Saturday, April 10, 2010

It's April. I have much to say, and don't say it because I still feel the need to catch you up on what has happened in the last year and a half. So here's the shortest version I can manage. Feel free to nudge me with questions, I'll answer them, but I'm making this post vague in the interests of time, not out of a perpetual desire to be mysterious. Please also note that I can't tell even my own story without interrupting myself, and so those are the bracketed bits. I'm sorry to all you punctuation police, I hope it doesn't drive you too insane.

The week [maybe even the day] after my job as an ABA therapist ended I began working in a small coffee shop/night music venue in Easton. Got a boyfriend, went home for Christmas [loved seeing grandma], boyfriend and I broke up [don't worry, I was surprisingly fine with it], tired of working in coffee [whatever, I really just realized I'm turning 26 this year and can't keep putting off growing up], quit job while applying to work as a marketing director for a 308 seat music venue in Annapolis, managed to sufficiently impress in the interview [because I wore my Audrey Hepburn-esque black trench coat that day, and because I knew the right people], got the job, and have been working like a mad woman. Oh, and I got a new computer [not just any... I finally got myself the mac I've been dreaming about for half a decade, or at least the current version of my old dream], and since the computer responds to the commands I give it without taking so long I begin to tear my hair out, I have managed to write another blog.

The End.

Thursday, January 21, 2010

Chapter 2

Now we resume normal chapter numbering as I think I have filled in the necessary blanks.
I began training for the new position as an ABA Therapist in July. This transition was both wonderfully exciting and very sad for me. Sad because it meant that I had to give up my position as Charlie's nanny and exciting because of the nature of the job. ABA Therapy, basically stated, is a positive reenforcement training method for developmentally disabled (usually children with Autism Spectrum Disorder, or Asperger Syndrome). The basic idea is that you teach Children by making them happy to do what is socially acceptable through some sort of external reward system. In my training, the most important aspect of this reward system was being personally loudly and energetically encouraging. That meant that when my student did something correctly, I needed to be jump-up-and-down, louder-than-a-4-year-old's-birthday-party, hooray-for-you affirming. While it has been clear to me ever since it occurred to me to figure out my own personality that I am not remotely a bubbly happy person, I had thought that I am generally encouraging and caring in that quiet way. Well, it turns out the quiet way is not what I was being paid for. So I began (with the help of those 5-hour energy boosters) to train myself in the ways of loudness. It was beyond exhausting. Mentally, and physically, I was stretching myself far beyond what I had imagined I could ever do. Naturally, this began taking its toll.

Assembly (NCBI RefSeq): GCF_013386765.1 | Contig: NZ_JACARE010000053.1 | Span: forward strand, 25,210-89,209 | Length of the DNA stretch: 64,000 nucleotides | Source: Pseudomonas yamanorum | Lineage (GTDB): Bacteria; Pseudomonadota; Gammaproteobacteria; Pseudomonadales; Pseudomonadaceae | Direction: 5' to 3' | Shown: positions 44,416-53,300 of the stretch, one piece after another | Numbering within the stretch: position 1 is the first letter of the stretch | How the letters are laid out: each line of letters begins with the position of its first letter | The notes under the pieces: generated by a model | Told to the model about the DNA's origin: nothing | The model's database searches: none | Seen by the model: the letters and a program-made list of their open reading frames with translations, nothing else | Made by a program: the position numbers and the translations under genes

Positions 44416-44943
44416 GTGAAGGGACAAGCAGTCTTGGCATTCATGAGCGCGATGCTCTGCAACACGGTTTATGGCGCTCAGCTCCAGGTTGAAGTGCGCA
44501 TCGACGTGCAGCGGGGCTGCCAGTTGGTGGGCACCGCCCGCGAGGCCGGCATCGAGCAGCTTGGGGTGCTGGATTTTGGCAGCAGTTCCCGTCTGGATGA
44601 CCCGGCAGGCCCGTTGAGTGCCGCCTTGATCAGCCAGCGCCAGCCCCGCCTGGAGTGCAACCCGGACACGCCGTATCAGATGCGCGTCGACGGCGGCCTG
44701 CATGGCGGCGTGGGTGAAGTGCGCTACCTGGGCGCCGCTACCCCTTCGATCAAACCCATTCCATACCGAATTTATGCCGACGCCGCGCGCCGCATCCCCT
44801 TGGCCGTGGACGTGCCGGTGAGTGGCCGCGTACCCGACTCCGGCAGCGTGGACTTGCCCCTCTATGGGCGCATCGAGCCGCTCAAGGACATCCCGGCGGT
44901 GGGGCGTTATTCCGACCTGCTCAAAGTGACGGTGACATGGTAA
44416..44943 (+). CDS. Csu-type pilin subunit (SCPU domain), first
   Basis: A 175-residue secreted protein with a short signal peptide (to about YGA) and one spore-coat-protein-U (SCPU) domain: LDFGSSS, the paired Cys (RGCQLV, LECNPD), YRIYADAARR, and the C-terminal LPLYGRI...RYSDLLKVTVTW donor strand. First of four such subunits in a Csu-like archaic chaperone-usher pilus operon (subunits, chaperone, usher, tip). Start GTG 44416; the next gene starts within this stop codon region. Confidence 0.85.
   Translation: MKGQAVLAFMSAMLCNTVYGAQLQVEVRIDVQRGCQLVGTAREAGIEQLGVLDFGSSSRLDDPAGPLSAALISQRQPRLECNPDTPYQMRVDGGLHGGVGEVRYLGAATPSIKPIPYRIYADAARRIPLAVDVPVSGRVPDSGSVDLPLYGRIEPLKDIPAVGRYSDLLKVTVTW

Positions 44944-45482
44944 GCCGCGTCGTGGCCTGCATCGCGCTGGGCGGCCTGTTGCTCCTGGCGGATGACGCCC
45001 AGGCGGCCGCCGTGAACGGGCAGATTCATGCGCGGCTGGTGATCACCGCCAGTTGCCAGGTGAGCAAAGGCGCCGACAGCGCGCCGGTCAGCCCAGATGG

A couple of months after my training was completed the educational situation of my student was rapidly altered, and my position, to my relief, became obsolete.
As I had spent the past several months driving 45+ mins. to work each day, and had tired of the hated Summer Bay Bridge Traffic, I decided to look at a map and see if there were any towns worth mentioning a bit closer to me where I would be able to find a job. And so I found Easton.

Chapter 1.2

To facilitate living so far from where I worked it became necessary to purchase a car. As luck would have it, Jon had a spare sporty thing just waiting for me to swoop in and buy. For people how have seen my DVD collection and realize that I own the new "Italian Job" it's perhaps not too surprising that I like driving quick little cars faster than is strictly legal and that my turns are rather sharper than necessary. So it will be unsurprising when I describe the car as a sliver 2-door with rims and darkly tinted front windows that rode only a couple of inches off the asphalt. Jon and I affectionately called it the go-cart because you really did feel as though you were in nothing more than a turbo-charged cart just built for those drive-under-the-semi-stunts.

Chapter 1.1

It seems I have fallen out of chronology. Before I quit my coffee job my oldest cousin and his wife moved to the Eastern Shore of Maryland which is about a half-hour away from Annapolis. Because they have the world's most adorable two-year-old, and because they had twin girls on the way, and because their generous nature involves taking in homeless family members, I decided to move outta town.